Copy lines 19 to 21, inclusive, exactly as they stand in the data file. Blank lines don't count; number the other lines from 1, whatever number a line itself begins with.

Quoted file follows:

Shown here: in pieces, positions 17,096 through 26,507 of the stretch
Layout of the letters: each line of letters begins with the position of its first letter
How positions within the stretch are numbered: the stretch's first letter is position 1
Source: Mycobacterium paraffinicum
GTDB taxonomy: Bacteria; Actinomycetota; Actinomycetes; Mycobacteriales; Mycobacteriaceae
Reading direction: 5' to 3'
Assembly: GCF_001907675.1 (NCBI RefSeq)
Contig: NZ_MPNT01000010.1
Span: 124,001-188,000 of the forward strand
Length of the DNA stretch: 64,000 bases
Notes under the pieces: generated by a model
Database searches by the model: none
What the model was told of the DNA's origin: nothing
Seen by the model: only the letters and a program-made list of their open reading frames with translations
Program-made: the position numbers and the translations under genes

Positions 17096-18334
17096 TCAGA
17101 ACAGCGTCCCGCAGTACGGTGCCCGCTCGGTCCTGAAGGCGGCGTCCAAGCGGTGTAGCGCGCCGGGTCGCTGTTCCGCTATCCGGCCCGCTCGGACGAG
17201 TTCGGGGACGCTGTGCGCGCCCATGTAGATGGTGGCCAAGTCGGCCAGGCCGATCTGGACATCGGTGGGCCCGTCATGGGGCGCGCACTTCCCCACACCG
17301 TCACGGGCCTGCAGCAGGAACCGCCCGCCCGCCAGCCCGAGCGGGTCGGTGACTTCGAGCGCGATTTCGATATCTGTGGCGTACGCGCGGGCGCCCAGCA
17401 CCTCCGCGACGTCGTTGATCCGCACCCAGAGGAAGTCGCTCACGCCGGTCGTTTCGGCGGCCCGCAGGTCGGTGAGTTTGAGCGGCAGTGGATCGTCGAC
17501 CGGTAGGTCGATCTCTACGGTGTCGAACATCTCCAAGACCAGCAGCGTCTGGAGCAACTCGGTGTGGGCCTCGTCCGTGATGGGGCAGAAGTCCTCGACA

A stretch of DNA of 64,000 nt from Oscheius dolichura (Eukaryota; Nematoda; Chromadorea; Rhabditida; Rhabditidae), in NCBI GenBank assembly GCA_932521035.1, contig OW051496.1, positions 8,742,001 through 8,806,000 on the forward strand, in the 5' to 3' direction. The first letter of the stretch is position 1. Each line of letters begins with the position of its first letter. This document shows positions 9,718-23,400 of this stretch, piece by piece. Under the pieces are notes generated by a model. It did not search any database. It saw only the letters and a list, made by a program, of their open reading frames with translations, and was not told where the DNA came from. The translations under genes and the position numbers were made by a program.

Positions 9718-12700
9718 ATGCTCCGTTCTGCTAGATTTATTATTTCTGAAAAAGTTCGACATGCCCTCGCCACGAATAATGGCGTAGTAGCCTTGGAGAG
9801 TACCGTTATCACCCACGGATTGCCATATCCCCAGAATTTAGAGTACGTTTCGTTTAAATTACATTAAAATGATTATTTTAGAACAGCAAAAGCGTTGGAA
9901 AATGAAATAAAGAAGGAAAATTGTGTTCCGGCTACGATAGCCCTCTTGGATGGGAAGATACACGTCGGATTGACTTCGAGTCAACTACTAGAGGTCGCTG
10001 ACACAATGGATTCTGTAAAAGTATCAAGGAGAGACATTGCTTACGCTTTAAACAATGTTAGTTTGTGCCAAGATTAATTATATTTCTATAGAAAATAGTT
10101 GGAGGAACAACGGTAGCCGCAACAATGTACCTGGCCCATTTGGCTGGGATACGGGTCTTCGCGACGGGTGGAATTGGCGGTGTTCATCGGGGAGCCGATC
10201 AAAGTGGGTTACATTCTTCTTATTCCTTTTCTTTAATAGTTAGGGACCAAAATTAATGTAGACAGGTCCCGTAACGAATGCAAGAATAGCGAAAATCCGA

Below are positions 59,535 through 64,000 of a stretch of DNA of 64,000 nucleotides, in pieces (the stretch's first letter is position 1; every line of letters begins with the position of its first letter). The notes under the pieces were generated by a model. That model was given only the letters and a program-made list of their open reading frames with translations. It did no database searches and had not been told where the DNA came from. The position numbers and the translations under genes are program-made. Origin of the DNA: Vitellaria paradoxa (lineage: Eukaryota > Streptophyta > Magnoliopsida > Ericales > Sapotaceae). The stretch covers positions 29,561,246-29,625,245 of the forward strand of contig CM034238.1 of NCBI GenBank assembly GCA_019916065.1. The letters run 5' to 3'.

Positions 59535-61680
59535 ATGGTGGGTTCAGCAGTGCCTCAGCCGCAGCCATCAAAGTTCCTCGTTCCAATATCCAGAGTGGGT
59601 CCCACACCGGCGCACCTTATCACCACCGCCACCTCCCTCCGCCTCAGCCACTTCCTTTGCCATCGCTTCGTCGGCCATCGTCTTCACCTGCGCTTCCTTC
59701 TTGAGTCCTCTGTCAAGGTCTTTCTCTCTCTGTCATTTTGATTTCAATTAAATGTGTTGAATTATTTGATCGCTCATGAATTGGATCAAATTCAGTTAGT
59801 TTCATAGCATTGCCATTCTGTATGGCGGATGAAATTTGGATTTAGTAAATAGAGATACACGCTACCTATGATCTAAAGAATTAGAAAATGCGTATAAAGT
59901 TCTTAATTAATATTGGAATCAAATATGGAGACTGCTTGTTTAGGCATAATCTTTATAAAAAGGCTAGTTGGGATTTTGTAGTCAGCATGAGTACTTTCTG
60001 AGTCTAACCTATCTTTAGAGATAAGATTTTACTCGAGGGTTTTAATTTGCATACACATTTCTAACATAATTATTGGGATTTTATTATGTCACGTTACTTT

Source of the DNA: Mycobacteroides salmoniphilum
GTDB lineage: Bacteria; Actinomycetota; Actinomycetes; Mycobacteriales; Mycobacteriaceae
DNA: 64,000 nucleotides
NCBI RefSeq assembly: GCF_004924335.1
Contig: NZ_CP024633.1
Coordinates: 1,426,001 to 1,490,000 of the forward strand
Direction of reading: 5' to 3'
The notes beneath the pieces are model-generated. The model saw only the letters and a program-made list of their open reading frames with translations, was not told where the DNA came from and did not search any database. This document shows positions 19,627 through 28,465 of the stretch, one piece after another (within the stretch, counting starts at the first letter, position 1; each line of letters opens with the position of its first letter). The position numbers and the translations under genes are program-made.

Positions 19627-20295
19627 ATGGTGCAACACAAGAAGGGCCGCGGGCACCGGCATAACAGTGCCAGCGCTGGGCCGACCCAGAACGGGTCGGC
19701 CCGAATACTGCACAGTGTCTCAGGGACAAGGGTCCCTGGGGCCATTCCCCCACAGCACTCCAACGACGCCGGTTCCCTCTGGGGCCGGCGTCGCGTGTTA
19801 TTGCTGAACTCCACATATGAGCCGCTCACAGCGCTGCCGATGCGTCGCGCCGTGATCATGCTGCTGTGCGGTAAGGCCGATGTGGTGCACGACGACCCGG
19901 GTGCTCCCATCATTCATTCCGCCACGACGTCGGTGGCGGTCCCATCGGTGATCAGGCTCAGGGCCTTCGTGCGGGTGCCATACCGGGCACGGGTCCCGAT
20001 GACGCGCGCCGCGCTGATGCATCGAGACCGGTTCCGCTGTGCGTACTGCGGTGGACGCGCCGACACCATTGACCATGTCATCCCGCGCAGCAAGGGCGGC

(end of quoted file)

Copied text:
17201 TTCGGGGACGCTGTGCGCGCCCATGTAGATGGTGGCCAAGTCGGCCAGGCCGATCTGGACATCGGTGGGCCCGTCATGGGGCGCGCACTTCCCCACACCG
17301 TCACGGGCCTGCAGCAGGAACCGCCCGCCCGCCAGCCCGAGCGGGTCGGTGACTTCGAGCGCGATTTCGATATCTGTGGCGTACGCGCGGGCGCCCAGCA
17401 CCTCCGCGACGTCGTTGATCCGCACCCAGAGGAAGTCGCTCACGCCGGTCGTTTCGGCGGCCCGCAGGTCGGTGAGTTTGAGCGGCAGTGGATCGTCGAC